A fear of what he regards as a "death" sentence in a Maryland state prison kept police informant and burglar Thomas O'Leary from appearing to be sentenced on Wednesday, his father said yesterday.

"He's run, but he wants to come back," said George O'Leary, who said he has received three phone calls from his son since Montgomery County Circuit Court Judge David L. Cahoon forefeited his $45,000 bond and issued a bench warrant for his arrest Wednesday afternoon.

Several persons whose homes were burglarized had been prepared to ask the judge to impose the 40-year maximum penalty O'Leary faced for four burglaries to which he pleased guilty in January. Such testimony at a sentencing is unusual but not unprecedented.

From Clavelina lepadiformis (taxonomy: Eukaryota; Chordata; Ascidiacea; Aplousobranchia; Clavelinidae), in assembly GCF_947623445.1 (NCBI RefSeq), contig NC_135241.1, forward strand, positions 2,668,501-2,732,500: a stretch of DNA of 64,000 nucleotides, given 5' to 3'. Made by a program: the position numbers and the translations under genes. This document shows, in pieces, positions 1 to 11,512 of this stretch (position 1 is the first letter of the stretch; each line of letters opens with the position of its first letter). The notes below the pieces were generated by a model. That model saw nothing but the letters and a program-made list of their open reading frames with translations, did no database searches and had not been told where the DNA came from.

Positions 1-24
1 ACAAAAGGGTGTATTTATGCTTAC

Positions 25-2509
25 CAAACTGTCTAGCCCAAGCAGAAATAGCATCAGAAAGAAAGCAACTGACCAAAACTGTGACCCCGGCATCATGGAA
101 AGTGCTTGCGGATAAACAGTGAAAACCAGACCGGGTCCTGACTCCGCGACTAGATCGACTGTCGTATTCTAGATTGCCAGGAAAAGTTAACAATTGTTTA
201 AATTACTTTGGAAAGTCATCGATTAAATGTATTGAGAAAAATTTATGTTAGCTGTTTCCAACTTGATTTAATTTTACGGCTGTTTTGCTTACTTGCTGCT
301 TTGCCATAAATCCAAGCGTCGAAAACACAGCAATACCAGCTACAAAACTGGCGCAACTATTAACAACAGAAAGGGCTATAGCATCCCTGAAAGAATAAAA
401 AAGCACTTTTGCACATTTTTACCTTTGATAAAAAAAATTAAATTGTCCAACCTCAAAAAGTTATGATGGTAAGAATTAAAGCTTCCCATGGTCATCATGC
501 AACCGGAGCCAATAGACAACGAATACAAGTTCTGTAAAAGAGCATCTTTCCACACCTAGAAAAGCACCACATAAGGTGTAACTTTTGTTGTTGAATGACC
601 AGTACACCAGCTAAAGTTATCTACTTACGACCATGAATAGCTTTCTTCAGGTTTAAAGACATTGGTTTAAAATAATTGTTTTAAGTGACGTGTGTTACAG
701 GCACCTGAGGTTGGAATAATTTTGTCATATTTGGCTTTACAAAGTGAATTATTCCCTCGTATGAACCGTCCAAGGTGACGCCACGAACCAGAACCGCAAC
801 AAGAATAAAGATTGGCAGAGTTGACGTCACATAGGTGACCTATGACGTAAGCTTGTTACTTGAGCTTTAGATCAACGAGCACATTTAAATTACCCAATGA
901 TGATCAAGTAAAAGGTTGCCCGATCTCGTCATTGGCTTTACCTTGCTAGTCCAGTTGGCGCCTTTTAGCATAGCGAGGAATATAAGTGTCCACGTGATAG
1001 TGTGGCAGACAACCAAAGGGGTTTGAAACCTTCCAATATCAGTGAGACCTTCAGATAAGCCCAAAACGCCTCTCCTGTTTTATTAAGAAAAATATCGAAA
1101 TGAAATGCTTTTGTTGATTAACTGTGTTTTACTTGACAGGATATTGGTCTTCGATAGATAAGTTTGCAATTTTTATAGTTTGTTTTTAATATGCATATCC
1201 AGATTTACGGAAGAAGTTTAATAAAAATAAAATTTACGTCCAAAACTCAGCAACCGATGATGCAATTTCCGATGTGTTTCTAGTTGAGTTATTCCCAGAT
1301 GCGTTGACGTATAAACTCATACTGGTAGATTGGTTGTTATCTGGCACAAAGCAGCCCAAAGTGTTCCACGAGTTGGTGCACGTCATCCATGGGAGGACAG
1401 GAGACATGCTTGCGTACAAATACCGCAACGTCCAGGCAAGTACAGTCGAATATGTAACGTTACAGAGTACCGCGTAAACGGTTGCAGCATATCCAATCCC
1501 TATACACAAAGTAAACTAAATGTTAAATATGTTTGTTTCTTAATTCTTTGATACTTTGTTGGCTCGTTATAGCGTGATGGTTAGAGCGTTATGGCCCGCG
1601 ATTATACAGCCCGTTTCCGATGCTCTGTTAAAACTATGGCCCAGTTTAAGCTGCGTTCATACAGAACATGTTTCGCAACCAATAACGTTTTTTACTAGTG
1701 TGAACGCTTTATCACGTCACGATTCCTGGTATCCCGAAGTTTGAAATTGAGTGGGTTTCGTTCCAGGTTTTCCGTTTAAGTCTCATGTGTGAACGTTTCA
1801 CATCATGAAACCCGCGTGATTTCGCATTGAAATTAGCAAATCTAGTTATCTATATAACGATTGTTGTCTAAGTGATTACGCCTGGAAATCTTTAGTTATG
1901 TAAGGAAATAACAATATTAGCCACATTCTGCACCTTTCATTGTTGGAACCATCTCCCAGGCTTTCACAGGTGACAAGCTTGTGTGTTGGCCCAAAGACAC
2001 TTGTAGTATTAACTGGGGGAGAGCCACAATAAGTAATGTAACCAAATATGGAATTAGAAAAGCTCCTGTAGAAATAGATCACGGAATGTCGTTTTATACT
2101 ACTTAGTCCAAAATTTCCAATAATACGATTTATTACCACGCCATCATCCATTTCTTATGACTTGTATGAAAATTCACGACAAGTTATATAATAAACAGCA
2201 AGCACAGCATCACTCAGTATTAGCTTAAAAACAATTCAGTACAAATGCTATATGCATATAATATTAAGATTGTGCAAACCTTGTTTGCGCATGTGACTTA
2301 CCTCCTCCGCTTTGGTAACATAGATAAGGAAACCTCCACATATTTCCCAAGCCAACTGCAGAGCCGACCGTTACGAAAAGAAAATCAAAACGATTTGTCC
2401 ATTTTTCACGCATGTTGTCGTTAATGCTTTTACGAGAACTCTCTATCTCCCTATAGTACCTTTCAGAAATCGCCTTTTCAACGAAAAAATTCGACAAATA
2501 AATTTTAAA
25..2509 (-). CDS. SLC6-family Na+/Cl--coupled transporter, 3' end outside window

O'Leary's fear for his own life stems from his belief that he would be an easy mark in a Maryland prison where his police work is known. He wants instead to be incarcerated in another state or federal prison.

"All he's saying is, 'Don't give me a death sentence,'" his father said yesterday."All he's saying is, 'I've already pleaded guilty. Don't put me on trial again.'"

O'Leary's dual career as a self-described police "agent" and burglar was described in The Washington Post the day before his scheduled sentencing. Charged last July with committing 26 burglaries of affluent sub-urban homes, O'Leary said he decided to tell his story in the hope that he would be sent to a federal prison for his own protection.